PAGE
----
APPENDIX

UNITED STATES DISTRICT COURT
FOR THE SOUTHERN DISTRICT OF FLORIDA
MIAMI DIVISION

 

Case No. 08-21371-CIV-JORDAN

LEEVAN SANDS, GABOR MATE, CLAUDIA DEL POZO, KARL THANING, NICHOLAS FOLKER, HEATHER BRAND, MIHALY FLASKAY, EVETIANA KARPEEVA, AND ANNA NYIRY, PLAINTIFFS/PETITIONERS

v.

U.S. DEPARTMENT OF HOMELAND SECURITY, CITIZENSHIP AND IMMIGRATION SERVICES, BY AND THROUGH DHS SECRETARY AND USCIS DIRECTOR, OFFICER 1014, AND DAVID L. ROARK, DIRECTOR, TEXAS SERVICE CENTER, DEFENDANTS/RESPONDENTS

ORDER GRANTING MOTION TO DISMISS AND CLOSING CASE

The plaintiffs filed this action to compel the defen dants to adjudicate the Immigration Petitions for Aliens of Extraordinary Ability (Form I-140), filed under 8 U.S.C. § 1103, (§ 203(b)(1)(A) of the Immigration and Nationality Act (INA)). The plaintiffs filed their com plaint on May 12, 2008, and thereafter filed an amended complaint on May 13, 2008. The plaintiffs subsequently filed a second amended complaint on May 20, 2008. The government argues that the second amended complaint should be stricken because the plaintiffs did not seek or obtain their written consent or the court's leave in viola tion of Rule 15(a)(2). The second amended complaint, however, is substantively similar to the amended com plaint, except that it adds another plaintiff, Anna Nyiry. The legal analysis is the same regardless of which com plaint I consider, and so, I elect to consider and address the second amended complaint.1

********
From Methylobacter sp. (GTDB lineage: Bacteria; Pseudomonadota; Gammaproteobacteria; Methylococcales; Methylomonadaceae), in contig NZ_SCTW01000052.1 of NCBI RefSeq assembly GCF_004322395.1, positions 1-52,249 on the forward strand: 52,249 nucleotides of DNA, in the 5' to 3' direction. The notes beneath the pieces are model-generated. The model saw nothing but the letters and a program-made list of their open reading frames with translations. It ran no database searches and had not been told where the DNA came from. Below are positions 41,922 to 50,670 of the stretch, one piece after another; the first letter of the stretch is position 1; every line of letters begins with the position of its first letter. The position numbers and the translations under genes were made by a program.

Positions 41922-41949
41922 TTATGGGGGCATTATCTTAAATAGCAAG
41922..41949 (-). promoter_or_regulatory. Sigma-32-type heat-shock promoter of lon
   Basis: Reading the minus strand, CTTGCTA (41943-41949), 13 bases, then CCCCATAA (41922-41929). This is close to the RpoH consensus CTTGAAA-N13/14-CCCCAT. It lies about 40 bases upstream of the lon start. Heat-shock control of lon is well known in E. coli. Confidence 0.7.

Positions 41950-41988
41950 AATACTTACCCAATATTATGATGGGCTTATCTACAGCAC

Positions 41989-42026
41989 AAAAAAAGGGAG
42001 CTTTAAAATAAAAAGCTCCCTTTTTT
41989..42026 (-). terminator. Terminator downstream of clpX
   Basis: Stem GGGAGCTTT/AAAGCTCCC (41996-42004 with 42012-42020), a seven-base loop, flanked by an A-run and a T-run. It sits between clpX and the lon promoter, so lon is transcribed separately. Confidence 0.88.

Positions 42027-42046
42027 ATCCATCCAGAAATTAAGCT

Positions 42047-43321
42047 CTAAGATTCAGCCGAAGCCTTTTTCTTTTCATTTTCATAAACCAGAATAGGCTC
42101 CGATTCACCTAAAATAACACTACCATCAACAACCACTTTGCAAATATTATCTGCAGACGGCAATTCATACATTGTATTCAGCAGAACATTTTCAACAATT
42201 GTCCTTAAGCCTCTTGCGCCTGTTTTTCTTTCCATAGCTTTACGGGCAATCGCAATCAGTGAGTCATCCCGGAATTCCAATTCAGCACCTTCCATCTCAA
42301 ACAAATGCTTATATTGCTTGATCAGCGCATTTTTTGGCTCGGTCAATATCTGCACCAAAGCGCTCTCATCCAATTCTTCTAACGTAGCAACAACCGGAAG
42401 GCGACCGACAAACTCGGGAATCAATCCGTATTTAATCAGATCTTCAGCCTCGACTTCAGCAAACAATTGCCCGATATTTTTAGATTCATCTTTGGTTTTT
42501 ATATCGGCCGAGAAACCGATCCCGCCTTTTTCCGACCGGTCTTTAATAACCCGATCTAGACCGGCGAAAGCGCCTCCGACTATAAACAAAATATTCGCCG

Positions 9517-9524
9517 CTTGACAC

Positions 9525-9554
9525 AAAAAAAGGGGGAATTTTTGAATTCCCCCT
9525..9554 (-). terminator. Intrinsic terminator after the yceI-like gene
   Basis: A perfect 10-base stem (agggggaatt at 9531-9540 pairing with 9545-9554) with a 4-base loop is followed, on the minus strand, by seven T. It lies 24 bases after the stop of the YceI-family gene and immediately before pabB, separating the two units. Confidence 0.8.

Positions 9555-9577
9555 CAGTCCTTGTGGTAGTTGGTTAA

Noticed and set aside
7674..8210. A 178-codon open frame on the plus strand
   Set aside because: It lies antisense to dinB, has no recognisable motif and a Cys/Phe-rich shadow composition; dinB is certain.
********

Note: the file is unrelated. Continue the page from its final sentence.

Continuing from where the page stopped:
For the reasons which follow, the defendants' motion to dismiss [D.E. 13] is GRANTED. The second amen ded complaint is dismissed for lack of jurisdiction.